Impressions of Indonesia
Thousands of islands on a string wrapped around the equator. What follows here is actually not ‘impressions of Indonesia’, rather ‘impressions of Java and a bit of Bali’. Just separated by a half hour ferry service, Java and Bali are as different as they could be.
1. Java is essentially Muslim and dotted with often violently active volcanoes, from the Krakatau in the West, via the Merapi and Bromo to the Gunung Ijen in the very East. And in the shadow of these lava and dust spewing cones, a population which impresses for its hard working people, herding cattle, planting and harvesting in rice-fields, carving and carrying 80kg blocks of sulphur from the crater slopes of a fuming volcano. And Java is of course also home to Borobodur, the largest Buddhist site in the world, built in the 8th century, forgotten for reasons still mysteriously unknown and eventually recovered from the jungle in the early 19th century.
2. Bali, on the other hand, is mainly Hindu and decorated with a wreath of idyllic palm tree beaches. No Borobudur size temples here; instead, Bali counts plenty of fascinating sites where the lively Hindu cult blends seamlessly into the affluent equatorial nature of dense forest and moss.
While bringing together my impressions of Java and Bali, I revive my inventory of hopes and projects, thinking of the orangutans of Borneo, the dragon lizards of Komodo and the tribes of Western New Guinea, and actually so much more this limitless country has in store.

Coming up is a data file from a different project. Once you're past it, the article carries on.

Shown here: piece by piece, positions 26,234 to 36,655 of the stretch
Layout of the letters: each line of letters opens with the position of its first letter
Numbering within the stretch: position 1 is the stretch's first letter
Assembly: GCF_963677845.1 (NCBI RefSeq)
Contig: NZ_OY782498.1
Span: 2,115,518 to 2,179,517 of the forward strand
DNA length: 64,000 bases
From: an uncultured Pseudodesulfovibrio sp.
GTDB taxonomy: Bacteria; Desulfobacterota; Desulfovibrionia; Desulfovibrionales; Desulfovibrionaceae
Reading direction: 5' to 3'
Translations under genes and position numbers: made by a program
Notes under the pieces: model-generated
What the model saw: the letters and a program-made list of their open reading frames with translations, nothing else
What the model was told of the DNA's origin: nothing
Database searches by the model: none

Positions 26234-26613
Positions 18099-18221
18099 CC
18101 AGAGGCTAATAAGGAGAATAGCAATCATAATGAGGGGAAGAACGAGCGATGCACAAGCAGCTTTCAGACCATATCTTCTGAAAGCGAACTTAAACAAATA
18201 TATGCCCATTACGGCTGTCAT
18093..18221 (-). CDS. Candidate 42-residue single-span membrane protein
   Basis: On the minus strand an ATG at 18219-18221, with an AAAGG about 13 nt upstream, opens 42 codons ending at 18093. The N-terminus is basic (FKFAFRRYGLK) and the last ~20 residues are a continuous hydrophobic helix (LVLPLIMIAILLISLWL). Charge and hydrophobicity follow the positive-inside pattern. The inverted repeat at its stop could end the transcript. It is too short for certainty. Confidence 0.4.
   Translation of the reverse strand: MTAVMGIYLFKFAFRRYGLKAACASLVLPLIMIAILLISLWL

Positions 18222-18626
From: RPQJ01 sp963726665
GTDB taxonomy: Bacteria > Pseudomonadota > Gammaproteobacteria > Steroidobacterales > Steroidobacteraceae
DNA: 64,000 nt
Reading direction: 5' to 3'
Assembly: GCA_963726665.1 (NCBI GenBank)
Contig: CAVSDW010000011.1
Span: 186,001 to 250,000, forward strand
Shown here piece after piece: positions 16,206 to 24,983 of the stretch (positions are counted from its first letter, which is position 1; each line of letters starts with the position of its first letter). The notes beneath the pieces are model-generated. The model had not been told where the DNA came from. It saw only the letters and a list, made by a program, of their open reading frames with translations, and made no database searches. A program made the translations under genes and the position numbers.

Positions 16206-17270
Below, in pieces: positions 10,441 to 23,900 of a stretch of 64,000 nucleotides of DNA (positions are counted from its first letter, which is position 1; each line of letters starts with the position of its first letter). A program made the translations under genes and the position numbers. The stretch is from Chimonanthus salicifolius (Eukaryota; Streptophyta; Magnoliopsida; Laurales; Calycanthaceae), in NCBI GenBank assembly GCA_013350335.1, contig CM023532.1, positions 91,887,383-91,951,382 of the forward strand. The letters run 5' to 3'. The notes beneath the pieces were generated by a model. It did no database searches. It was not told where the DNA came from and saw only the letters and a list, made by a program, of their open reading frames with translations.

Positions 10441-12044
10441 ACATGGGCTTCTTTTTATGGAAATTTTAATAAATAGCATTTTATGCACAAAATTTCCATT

Before visiting the place of your choice:
On the very slopes of Bali's highest and most active volcano, Mount Batukaru, a large temple complex was built in the 11th century less than three kilometres South-East of the crater. Those who decided on the location were proven right by history not to fear so much the volcano for the temple's safety, because destruction was actually brought onto the temple in 1604 by man, by an envious feudal Balinese King, and not by lava or volcanic debris. The sanctuary remained in ruins for centuries until its reconstruction in 1959. It has ever since been serving again as the first stop for courageous Hindu pilgrims who climb the volcano. At an altitude of 1300 metres in an often chilly and foggy forest environment, Pura Luhur Batukaru is also called the Moss Temple, as the statues and structures are profusely overgrown with moss, adding to the place an even more mystical and eery atmosphere.